The Unemployment Insurance Fund (UIF) commissioner Teboho Maruping has been placed on "precautionary suspension" following a probe by the auditor-general probe into the UIF's Temporary Employer/Employee Relief Scheme (TERS). TERS payments are meant for workers who were hit by the coronavirus crisis.
"The Auditor-General has now released publicly the final first special audit report into Covid government expenditure – including UIF Covid 19 Ters transactions – indicating serious risks and violations. In the light of this, and because this occurred on his watch, this morning, I suspended the UIF Commissioner," said Minister of Employment and Labour, Thulas Nxesi, told journalists on Wednesday.
Last week, the UIF had to halt these payouts amid the investigation.
The TERS payouts have been hit by instances of fraud, with one group of fraudsters receiving a payment of R5.7 million which was intended for 1,400 workers. Payouts have also been made to the accounts of minors and prison inmates.
The UIF has also picked up thousands of claims that have been submitted on behalf of dead South Africans, and found that 100,000 fake ID numbers were used in claims.
Libstar sees sharp jump in snack sales
Libstar, which owns Lancewood, Denny and other brands, and produces food products for fast-food outlets and Woolworths, reported a 1.9% increase in revenue for the past six months, but its normalised headline profit was down almost 18%.
The closure of fast-food restaurants during the first phase of lockdown hit its revenue, sales of snacks and confectionery jumped 18%.
Stefanutti hit by hackers
The construction company Stefanutti Stocks uncovered a cyber attack on its IT systems in the early hours of 31 August."This will cause a temporary disruption to certain central administrative functions. Notwithstanding this, site operations will continue unaffected," the company said.
More load shedding on Wednesday
Stage 2 loadshedding will continue tomorrow, from 08:00 to 22:00 after ten generation units broke down.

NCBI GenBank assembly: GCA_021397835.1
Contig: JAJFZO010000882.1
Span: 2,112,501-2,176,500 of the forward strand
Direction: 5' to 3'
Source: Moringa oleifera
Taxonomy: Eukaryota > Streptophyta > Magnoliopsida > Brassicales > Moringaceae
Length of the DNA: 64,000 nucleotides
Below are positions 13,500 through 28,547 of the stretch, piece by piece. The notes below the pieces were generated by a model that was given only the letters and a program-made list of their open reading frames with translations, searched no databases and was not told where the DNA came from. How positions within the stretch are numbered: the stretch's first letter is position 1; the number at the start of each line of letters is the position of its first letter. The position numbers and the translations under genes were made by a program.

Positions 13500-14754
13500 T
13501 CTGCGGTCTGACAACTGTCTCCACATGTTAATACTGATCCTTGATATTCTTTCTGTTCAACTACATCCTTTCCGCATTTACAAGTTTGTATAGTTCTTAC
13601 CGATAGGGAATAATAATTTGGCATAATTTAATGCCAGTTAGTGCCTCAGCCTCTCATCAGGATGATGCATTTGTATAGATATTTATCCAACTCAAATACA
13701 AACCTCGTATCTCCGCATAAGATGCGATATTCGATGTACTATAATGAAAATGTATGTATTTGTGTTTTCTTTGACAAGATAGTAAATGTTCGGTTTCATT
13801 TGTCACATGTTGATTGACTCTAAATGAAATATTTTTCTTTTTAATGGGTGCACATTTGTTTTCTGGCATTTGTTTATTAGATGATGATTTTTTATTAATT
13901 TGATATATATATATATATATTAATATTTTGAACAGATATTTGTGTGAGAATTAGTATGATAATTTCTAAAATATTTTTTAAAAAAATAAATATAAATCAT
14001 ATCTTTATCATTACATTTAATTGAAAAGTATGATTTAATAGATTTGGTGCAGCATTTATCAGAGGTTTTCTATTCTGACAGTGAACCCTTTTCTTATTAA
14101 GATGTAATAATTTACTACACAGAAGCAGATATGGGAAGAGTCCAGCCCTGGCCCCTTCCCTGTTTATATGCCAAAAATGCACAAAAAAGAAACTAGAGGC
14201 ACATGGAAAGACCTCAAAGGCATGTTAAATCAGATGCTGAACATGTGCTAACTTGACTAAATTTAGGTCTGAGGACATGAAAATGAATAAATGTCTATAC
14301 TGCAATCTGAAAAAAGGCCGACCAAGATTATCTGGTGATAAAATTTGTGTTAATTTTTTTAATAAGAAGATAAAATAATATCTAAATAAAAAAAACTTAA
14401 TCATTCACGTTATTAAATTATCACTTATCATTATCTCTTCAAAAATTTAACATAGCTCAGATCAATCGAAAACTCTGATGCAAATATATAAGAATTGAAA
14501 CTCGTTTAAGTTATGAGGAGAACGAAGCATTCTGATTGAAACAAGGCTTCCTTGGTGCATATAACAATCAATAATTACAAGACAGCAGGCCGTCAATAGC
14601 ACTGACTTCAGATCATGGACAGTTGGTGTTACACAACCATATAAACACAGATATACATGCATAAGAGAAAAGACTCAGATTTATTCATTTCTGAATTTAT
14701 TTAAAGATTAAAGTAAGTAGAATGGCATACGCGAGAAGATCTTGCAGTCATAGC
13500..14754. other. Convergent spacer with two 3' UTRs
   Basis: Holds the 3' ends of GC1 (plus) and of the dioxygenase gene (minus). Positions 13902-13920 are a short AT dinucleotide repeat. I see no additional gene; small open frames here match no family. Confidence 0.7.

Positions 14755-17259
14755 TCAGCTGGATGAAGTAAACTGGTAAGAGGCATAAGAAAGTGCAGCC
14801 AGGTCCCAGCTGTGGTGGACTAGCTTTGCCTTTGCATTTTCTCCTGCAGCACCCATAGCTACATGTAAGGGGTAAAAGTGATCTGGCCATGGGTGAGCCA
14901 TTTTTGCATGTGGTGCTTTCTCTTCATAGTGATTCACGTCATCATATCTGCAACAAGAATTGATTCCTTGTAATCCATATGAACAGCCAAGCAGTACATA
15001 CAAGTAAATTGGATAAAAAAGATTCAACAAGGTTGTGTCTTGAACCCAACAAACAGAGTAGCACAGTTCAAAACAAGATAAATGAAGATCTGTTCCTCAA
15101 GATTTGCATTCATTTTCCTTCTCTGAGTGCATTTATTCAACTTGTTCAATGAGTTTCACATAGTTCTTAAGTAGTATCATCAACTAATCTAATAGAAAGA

Strong recovery in manufacturing
The Absa Purchasing Managers’ Index (PMI), which is an indicator of manufacturing activity, rose to 57.3 index points in August, up from 51.2 in July. The improvement in demand was not only due to South Africa moving to a lower lockdown level, but was also supported by an uptick in export orders.
Production levels in some subsectors may indeed be back (or even exceed pre-COVID levels) in August, the Bureau for Economic Research found.
Rand recovers after whiplash
On Friday, the rand enjoyed a monster rally of almost 3% - which was followed by a sharp fall on Monday, which almost saw it break through R17/$.
It bounced back on Tuesday, and was last trading around R16.64/$.
This is mostly due to a faltering dollar, which is at its weakest level against the Chinese and Australian currencies in almost two years as markets digest the impact of the Fed's monetary policy shift, says Andre Botha, senior dealer at TreasuryONE.
Last week, the head of the Federal Reserve, Jerome Powell, announced a big shift in its policy to deal with inflation, which could mean delays in hiking interest rates. The Fed will tolerate higher levels of inflation, through "average inflation targeting" going forward.
The Fed will aim for an average 2% inflation rate. Powell also indicated that interest rates will remain at or near zero, as the US economy struggled to recover from the coronavirus crisis.
Lower interest rates can be negative for a currency, because traders earn less when they hold the currency.
Unease about the US economy has also hit the dollar, says Lukman Otunuga, Senior Research Analyst at FXTM. With more than six million confirmed cases of Covid-19 in the US, GDP contracted by an alarming annual rate of 31.7% in the second quarter while more than 57 million American have sought unemployment aid since March. "To rub salt into the wound, economic data remains shaky with the latest US retail sales for July printing below expectations with growth of 1.2% compared to the 8.4% witnessed in the previous month."
Otunuga believes the rand could challenge R16.50/$ in the short term on the back of dollar weakness.
DRDGold posts fat profit after 'extraordinary' gold run
For the year to end-June, DRDGold generated almost a billion in free cash, and increased its revenue by 52%. This was thanks to a 9% increase in gold production, as well as an "extraordinary" 33% rise in the average rand gold price received (to R768,675/kg)/.
The company's market capitalisation mushroomed from R3 billion to more than R23 billion over the past six months.